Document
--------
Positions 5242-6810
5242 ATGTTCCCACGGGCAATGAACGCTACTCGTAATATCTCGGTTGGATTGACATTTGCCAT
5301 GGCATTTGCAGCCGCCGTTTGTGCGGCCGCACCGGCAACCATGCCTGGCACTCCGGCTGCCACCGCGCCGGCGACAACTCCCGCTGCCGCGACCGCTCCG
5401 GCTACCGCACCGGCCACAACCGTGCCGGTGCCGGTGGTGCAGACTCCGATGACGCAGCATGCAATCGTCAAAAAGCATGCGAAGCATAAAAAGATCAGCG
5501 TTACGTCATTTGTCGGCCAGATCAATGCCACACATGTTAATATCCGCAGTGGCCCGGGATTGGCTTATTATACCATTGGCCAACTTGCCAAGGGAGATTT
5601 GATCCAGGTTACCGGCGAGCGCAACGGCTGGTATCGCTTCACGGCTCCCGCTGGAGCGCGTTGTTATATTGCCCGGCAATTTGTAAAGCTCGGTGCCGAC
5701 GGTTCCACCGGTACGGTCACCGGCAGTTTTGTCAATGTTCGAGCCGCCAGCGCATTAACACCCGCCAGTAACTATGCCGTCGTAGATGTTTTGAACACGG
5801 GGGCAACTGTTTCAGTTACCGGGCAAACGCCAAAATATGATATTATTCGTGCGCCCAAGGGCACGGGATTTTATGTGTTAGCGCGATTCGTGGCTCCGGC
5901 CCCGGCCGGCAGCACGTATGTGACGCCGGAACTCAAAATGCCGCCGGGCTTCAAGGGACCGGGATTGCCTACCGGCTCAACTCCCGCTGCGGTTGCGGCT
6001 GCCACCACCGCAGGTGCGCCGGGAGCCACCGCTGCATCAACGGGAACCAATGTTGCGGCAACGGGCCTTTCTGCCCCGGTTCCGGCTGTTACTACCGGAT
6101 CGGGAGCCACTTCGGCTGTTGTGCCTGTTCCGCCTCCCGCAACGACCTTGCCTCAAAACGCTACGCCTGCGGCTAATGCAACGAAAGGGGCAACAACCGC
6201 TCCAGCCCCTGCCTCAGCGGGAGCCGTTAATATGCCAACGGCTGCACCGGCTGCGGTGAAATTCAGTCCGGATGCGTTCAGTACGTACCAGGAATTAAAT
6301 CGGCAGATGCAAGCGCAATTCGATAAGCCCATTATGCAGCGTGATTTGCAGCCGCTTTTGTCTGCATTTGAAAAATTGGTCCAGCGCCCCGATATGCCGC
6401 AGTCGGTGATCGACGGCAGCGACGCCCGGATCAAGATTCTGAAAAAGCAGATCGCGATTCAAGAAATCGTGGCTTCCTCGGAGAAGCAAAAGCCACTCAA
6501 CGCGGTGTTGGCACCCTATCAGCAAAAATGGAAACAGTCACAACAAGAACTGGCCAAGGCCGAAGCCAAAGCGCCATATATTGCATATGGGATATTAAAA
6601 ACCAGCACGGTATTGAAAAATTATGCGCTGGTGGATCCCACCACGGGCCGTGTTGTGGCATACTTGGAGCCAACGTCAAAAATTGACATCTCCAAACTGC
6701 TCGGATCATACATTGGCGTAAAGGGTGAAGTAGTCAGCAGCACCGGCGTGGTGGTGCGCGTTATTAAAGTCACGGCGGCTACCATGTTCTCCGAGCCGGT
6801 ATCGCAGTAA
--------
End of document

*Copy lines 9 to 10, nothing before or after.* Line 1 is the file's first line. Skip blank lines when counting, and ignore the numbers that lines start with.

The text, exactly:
5901 CCCGGCCGGCAGCACGTATGTGACGCCGGAACTCAAAATGCCGCCGGGCTTCAAGGGACCGGGATTGCCTACCGGCTCAACTCCCGCTGCGGTTGCGGCT
6001 GCCACCACCGCAGGTGCGCCGGGAGCCACCGCTGCATCAACGGGAACCAATGTTGCGGCAACGGGCCTTTCTGCCCCGGTTCCGGCTGTTACTACCGGAT